For a project like the I-81 teardown, which would open up new land for development and create new street connections between neighborhoods, the analysis would look for opportunities to ensure benefits accrue to residents who had been harmed by the highway and the segregation it exacerbated.

Construction jobs and new housing could be set aside for black and Latino residents who have historically been excluded from opportunity, for instance. The enrollment area of schools in the area — there’s one right by the highway — could be redrawn to reduce racial inequities.

Armstrong said it’s too early to recommend specific policies. “It’s difficult if not impossible to impose discrete solutions from the outside on a project like this,” he said. But the I-81 project could be a springboard for formulating policy related to housing, education, and economic development.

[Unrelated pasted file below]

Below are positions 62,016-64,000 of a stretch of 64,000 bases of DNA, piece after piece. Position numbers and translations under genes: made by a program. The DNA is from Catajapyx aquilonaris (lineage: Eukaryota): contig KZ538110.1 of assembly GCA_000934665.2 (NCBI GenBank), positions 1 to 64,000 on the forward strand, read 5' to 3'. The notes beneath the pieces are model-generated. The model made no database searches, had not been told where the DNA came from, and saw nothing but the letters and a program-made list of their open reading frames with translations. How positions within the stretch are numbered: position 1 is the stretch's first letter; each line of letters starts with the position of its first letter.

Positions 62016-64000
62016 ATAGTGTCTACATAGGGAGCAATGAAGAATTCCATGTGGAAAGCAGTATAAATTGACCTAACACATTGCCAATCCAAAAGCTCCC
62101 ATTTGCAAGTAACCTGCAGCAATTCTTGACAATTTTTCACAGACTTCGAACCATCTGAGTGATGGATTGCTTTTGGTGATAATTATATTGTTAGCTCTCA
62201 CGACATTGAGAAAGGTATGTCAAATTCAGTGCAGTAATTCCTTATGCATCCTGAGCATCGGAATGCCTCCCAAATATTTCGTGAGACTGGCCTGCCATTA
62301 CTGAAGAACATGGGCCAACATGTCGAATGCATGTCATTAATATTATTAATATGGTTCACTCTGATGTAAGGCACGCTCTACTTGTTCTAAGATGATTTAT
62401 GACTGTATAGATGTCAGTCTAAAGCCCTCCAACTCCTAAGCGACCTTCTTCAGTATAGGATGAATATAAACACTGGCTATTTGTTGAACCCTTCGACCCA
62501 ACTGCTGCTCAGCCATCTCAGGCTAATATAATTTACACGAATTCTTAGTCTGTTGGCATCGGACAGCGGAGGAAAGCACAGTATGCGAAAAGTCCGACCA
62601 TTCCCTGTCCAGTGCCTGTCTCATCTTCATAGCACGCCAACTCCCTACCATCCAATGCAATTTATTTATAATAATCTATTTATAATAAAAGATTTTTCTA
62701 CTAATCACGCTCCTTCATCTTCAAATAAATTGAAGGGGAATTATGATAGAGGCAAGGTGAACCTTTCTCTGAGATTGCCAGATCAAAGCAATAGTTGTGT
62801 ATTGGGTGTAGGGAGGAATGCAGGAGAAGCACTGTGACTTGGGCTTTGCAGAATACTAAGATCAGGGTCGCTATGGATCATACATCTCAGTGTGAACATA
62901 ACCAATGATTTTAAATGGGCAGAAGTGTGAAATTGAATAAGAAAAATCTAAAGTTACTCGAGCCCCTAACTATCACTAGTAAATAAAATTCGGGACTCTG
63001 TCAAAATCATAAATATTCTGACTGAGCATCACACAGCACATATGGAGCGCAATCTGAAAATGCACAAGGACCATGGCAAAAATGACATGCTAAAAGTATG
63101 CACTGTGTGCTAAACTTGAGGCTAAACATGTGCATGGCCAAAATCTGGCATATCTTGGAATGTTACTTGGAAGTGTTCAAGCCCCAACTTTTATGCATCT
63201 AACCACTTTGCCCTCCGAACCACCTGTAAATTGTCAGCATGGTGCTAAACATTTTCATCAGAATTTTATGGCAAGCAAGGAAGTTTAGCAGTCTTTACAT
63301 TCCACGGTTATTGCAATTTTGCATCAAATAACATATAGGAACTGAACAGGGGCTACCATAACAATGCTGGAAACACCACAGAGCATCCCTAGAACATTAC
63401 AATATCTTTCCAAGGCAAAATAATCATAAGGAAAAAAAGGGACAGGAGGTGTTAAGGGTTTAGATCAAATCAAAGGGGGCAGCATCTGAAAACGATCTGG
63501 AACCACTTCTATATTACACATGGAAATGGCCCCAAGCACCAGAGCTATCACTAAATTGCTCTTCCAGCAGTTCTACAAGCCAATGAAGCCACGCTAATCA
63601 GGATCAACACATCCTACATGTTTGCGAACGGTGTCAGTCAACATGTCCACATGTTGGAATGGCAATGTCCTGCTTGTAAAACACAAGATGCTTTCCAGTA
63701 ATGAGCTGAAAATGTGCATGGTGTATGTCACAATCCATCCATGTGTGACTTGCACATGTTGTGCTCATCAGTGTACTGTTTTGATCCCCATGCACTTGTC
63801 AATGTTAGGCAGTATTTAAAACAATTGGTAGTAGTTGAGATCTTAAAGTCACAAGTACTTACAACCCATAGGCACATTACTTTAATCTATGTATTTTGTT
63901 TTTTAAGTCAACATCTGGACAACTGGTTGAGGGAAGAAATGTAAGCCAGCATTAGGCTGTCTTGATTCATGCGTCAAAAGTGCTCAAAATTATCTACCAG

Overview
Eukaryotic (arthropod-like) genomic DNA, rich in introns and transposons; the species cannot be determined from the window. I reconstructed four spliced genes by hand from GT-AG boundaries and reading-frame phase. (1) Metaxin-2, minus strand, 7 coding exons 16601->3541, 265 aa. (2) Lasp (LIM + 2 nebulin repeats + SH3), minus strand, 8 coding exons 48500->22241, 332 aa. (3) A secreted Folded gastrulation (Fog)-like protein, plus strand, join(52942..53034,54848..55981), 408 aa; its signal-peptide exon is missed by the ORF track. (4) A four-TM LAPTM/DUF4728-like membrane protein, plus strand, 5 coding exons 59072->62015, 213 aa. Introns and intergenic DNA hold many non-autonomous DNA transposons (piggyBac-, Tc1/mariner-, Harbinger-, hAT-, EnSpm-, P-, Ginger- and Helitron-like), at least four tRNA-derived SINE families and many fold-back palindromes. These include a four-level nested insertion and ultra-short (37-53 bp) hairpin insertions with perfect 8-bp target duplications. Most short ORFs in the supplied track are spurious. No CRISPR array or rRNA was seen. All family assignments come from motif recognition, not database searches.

Syracuse's Pioneer Homes.
Syracuse’s Pioneer Homes.

Currently, about 1,300 people live in the Pioneer Homes — low-rise public housing just west of the highway. The buildings are aging and in need of major repairs, and the Syracuse Housing Authority has developed a plan to replace the low-rise housing with mixed-income, mixed-use housing at higher density.

The removal of I-81 would present an opportunity to make the neighborhood more economically integrated and offer better access to opportunity, but also introduces the risk of displacement. Without the highway in place, unsubsidized housing construction becomes more feasible. The Equity Impact Statement process would assess how to maximize benefits and minimize adverse impacts for current residents of Pioneer Homes.

It’s a very different way of thinking about transportation projects than just crunching the numbers about motor vehicle delay. “DOT is so often focused on that level of service to the exclusion of all else,” said Armstrong. “It’s really shifting that paradigm of how that process is conceptualized and designed.”

  • RichLL Commentary Track